- Although you don’t technically have to agree on all things financial to get as far as the Decree Nisi, it’s best to have this sorted before you get to that stage. A good idea would be to speak to a professional family mediator beforehand to help you reach an agreement. Find an accredited mediator near you at The Family Mediators Association.
It’s best you don’t go down the DIY divorce route unless you’re sure you and your partner are on the same page. It’s easier if there’s not much money involved, you haven’t been married for long, or there are no children.
Therefore you may want to seek some initial legal advice before deciding to do the divorce yourself. There’s no obligation to pay the solicitor to carry out the whole process – but if you’ve any doubts (in particular about issues such as maintenance payments) it’s a small price to pay to ensure you are protecting yourself both legally and financially.
If you will still need financial assistance from your partner after you divorce, it’s probably wise to enlist the help of a solicitor to take care of the monthly payments and make them legally binding.
Also, if you are planning on splitting up pension assets, you will need the services of a solicitor, as this can only be done after specific court orders have been made.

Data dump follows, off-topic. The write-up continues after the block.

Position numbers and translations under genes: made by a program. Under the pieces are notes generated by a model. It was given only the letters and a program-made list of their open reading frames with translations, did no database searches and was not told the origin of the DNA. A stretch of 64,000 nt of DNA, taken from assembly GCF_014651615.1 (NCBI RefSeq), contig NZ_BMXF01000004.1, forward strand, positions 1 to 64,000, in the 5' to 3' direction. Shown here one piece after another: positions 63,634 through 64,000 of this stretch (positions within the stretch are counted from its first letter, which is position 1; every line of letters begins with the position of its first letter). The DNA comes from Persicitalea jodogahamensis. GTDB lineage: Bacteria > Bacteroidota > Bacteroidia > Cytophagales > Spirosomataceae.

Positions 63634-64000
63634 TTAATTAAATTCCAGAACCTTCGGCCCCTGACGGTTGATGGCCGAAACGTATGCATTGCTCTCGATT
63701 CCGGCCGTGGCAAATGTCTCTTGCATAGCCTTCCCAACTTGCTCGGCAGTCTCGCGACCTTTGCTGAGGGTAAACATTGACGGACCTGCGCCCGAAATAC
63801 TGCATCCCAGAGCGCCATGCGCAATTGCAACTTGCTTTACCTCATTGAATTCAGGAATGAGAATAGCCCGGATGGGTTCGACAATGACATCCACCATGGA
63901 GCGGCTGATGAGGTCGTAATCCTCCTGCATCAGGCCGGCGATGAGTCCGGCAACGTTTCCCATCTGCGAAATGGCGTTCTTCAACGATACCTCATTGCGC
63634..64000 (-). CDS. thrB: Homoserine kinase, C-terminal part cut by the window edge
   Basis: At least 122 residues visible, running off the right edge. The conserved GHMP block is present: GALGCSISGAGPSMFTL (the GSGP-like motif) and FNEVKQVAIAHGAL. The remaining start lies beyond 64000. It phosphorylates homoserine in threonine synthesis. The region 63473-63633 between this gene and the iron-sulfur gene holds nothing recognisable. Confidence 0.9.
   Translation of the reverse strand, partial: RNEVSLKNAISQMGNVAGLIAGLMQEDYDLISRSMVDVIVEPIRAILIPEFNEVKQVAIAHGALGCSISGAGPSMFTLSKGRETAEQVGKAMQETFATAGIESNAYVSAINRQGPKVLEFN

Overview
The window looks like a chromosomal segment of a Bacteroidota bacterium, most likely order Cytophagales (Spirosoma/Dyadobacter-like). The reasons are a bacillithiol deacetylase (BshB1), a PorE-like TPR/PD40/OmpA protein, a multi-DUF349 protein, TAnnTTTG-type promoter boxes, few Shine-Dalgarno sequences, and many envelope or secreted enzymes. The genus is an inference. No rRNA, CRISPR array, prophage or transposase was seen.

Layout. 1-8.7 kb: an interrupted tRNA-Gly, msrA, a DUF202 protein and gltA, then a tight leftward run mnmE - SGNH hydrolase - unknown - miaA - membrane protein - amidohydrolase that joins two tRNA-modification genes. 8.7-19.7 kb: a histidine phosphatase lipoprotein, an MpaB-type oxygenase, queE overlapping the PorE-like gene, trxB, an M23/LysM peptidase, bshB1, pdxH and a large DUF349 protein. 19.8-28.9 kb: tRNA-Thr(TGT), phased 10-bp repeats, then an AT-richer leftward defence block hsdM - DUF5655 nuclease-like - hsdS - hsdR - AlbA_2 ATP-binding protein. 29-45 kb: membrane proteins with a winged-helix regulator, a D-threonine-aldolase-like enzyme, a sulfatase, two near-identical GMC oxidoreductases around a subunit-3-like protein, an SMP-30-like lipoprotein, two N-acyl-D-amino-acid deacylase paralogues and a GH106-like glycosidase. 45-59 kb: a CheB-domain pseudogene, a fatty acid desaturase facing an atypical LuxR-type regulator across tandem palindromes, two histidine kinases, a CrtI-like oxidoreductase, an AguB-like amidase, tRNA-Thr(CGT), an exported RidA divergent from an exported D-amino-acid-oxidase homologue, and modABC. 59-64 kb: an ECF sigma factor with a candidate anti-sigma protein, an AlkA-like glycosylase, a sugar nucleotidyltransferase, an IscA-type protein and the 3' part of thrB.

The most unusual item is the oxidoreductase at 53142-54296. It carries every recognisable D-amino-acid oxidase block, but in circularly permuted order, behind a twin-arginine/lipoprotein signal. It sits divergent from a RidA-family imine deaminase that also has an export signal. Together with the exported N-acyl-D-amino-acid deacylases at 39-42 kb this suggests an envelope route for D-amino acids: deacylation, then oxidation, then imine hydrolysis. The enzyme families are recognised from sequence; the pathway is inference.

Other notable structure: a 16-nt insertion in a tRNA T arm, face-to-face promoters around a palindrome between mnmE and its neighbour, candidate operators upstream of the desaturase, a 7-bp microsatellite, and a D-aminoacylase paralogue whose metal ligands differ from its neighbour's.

You can find an excellent family law solicitor through Contact Law. Ideally, ask for a Resolution accredited specialist – not only will they have the expertise required, but Resolution’s code of practice promotes a constructive and non-confrontational approach amongst its membership.
Can I get help with legal fees?
Possibly. The Legal Services Commission is responsible for The Community Legal Service, which can help fund individuals who need help with non-criminal (civil) legal cases.
These funded services are only available from solicitors (or advice agencies) who are contracted with the Legal Services Commission.
You may qualify for free legal advice and assistance if you meet certain criteria (such as your income being below a certain level) and if your case is of a type covered by the legal aid scheme. If you do not meet these criteria you may be asked to pay a contribution towards your legal advice.
For more information on the legal aid scheme and on how to apply for legal aid, visit the Legal Services Commission website. We also recommend that you make an appointment at your nearest Citizen’s Advice Bureau – they will give you expert free advice on what aid you may be entitled to, as well as general legal and financial advice on the divorce process.
But the fact remains: if a divorce is not defended, the process from a legal point of view is straightforward – and doesn’t require costly solicitors to be on hand every step of the way.